Several faculty and staff members of the American Organ Institute were terminated Aug. 14 as the university continues with its plan to close the institute.
Nolan Reilly, director of music at St. Thomas More University Parish, AOI alumnus and organizer of a June 17 event where supporters of the institute marched to Evans Hall, said four of the seven remaining employees in the AOI were terminated. Reilly told The Daily the institute would close by the end of the academic year, despite student and alumni efforts to keep the institute open.
Reilly said the university has refused to change its plan to close the institute despite continued fundraising by the AOI in an attempt to independently fund its programs.
“The university told us we needed an $8.5 million endowment to keep the doors open in perpetuity,” Reilly said. “$5 million of that was supposed to come from (the Wyncote Foundation), and (the) university called them and told them that they were not able to contribute to the AOI because they had already made the decision to close.”
On June 15, Reilly told The Daily that the institute had enough independent funding to remain open for two to three years, but the university “indicated that they are not interested in” the offer.
Reilly said $6.6 million has been raised since the university announced its plan to close the institute. He also said interim OU President Joseph Harroz, Senior Vice President and Provost Kyle Harper and Chief Financial Officer Ken Rowe have been unreceptive to meeting with supporters of the institute.
“Those three people have never been available for a meeting with any member of the AOI,” Reilly said. “(Administrative assistant) Sherry Evans informed me that the president was too busy to meet with any of us today … and she said next week would not work. I said ‘how about any time in the future,’ and she said ‘I’m sorry, the president is just too busy.’”
According to a June 17 OU press release, the institute’s annual operating cost is $400,000. Reilly said the AOI makes roughly $200,000 each year through contracts for organ maintenance and repair, as the only pipe organ workshop in Oklahoma.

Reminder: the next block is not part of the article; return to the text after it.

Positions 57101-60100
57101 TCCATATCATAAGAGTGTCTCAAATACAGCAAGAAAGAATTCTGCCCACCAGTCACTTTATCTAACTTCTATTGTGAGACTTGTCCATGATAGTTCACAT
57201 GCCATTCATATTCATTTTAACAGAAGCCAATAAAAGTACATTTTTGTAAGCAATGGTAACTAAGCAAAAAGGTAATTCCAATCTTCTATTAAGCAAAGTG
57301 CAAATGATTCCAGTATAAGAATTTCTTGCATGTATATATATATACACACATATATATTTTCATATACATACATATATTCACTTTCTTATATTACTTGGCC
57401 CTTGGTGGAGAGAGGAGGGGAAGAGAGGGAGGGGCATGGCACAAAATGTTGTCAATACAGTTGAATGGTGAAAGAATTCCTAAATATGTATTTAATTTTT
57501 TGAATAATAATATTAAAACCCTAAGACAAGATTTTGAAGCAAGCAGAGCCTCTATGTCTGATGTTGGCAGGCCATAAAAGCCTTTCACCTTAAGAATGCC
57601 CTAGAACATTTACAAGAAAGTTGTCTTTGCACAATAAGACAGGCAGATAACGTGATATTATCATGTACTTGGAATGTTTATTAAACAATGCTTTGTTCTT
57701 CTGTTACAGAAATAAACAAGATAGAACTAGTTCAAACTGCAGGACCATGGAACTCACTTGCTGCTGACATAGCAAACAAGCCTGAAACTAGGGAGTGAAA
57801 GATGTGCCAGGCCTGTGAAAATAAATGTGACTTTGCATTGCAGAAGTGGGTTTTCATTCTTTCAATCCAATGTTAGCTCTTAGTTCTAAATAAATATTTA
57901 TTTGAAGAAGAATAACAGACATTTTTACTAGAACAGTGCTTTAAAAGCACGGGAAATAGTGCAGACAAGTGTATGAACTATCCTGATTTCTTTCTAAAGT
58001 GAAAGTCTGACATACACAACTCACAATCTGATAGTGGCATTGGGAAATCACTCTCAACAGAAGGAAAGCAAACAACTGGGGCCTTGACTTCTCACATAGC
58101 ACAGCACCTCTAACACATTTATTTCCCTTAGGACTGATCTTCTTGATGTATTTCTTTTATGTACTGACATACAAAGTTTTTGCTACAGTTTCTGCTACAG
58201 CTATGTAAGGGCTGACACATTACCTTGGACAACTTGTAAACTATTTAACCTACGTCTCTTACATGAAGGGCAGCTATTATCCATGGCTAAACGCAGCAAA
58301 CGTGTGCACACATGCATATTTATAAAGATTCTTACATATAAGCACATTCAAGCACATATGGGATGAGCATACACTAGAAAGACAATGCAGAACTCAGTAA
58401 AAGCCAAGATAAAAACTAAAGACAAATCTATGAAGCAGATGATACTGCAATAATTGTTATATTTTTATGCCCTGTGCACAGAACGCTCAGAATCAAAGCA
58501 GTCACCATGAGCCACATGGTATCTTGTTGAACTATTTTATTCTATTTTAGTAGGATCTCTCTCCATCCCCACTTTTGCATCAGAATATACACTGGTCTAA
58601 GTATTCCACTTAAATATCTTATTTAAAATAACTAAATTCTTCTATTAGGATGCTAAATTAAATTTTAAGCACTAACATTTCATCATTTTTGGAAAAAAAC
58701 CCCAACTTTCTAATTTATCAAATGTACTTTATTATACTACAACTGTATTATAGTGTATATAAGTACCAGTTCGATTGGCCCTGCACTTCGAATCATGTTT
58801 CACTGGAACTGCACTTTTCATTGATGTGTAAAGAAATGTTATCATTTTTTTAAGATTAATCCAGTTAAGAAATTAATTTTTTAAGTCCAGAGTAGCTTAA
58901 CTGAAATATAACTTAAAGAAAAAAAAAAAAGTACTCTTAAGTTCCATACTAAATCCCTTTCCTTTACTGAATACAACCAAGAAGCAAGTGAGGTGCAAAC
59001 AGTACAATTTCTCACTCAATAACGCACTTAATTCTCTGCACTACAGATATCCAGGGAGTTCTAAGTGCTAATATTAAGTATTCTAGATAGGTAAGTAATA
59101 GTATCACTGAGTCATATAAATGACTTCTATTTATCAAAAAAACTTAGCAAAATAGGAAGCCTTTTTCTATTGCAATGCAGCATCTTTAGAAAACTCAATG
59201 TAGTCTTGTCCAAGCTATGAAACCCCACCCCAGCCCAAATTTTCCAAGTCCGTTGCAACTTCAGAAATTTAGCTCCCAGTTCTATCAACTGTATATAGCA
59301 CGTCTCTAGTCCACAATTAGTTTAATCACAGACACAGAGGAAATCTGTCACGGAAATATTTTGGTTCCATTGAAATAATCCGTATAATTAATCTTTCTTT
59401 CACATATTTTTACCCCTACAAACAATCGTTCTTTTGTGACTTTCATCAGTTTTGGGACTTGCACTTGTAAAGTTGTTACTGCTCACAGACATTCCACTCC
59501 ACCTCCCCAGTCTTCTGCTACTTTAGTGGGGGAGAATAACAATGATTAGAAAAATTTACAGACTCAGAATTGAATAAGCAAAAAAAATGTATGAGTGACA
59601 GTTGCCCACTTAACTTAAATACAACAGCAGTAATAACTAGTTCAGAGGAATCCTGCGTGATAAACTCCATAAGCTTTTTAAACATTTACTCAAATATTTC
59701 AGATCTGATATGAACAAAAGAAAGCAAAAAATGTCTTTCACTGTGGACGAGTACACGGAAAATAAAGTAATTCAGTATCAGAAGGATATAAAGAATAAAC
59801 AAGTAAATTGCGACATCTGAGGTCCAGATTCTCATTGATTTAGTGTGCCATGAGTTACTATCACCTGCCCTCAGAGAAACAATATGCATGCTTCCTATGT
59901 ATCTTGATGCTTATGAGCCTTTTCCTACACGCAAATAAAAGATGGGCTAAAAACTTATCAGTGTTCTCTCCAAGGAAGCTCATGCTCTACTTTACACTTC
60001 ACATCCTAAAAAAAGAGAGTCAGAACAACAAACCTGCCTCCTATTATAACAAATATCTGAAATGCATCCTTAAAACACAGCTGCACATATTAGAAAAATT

In the release, the university announced they would “teach out” the students still enrolled in the organ technology program, a degree program which would be eliminated with the AOI’s closure. The program is the only one in the country which teaches students how to repair, build and maintain pipe organs, Reilly said. In an email, Reilly expressed concern about students who have more than one year left in the organ technology program and master’s students who are uncertain if they will be able to continue their studies.
If the institute closes, students will still be able to receive degrees in organ performance, according to the June 17 press release.
Incoming students learned they would have to alter their degree path or change their major entirely due to the AOI’s planned closure and removal of the organ technology program, Reilly said.
“OU’s AOI had a 100 percent job placement rate, and that is one of the main reasons I decided to come to OU and study organ technology,” said Noah Smith, an incoming freshman who intended for the organ portion of his double major to have an emphasis on organ technology. “The option to transfer to a similar program is not there because a similar program does not exist.”
Daniel Gauger, another freshman who intended to study organ technology, said incoming students were not communicated with about the future status of the organ technology program.
“The freshman students weren’t really informed about the situation at OU,” Gauger said. “In fact, when I came to OU for my orientation, when I was setting up my classes, even my adviser did not know the status of the AOI. Nothing was clear, nothing was told to us.”
Gauger said without the institute, he may not have decided to attend OU in the first place.
“If the AOI were not here, I probably would not have thought of Oklahoma as the place for me to come to,” Gauger said. “This decision is totally on the university. We gave them the facts … that we can support ourselves.”
Smith was informed he would have to make a change to his academic plan the morning after he finished moving in on Aug. 14, he said, despite sending an email in June declaring his intent to enter the program.
“I believe the university let us get settled down and then brought this news to use to ensure we wouldn’t go someplace else when we heard,” Smith said. “Why else would they wait this long?”
Smith said the loss of the program is a blow to not only the state, but the entire country.
“Not only has Oklahoma lost their organ tuners and repairmen, but the United States has lost its collegiate organ technology study option,” Smith said.
The decision to close the institute, Smith said, is based more in politics than financial issues. John Schwandt, director of the American Organ Institute, presented the university with a revised budget to cut costs at the institute and help it remain open through its own funding, but this was turned down, Smith said. The university planned to close the institute during former OU President James Gallogly’s tenure, and Smith said he feels a grudge Gallogly held towards former OU President David Boren motivated the decision.
Smith said the news was an unexpected jolt that has clouded his arrival on campus.
“This decision came as a shock to me, and has certainly ruined my first day of school at OU,” Smith said. “I have to arrive at college and immediately change my major. I was very excited to study organ technology — it’s the reason I came to this university — then it’s suddenly canceled. That’s pretty much all I can say.”
The Daily reached out to OU Public Affairs Aug. 16 and will update this story with more information as it becomes available.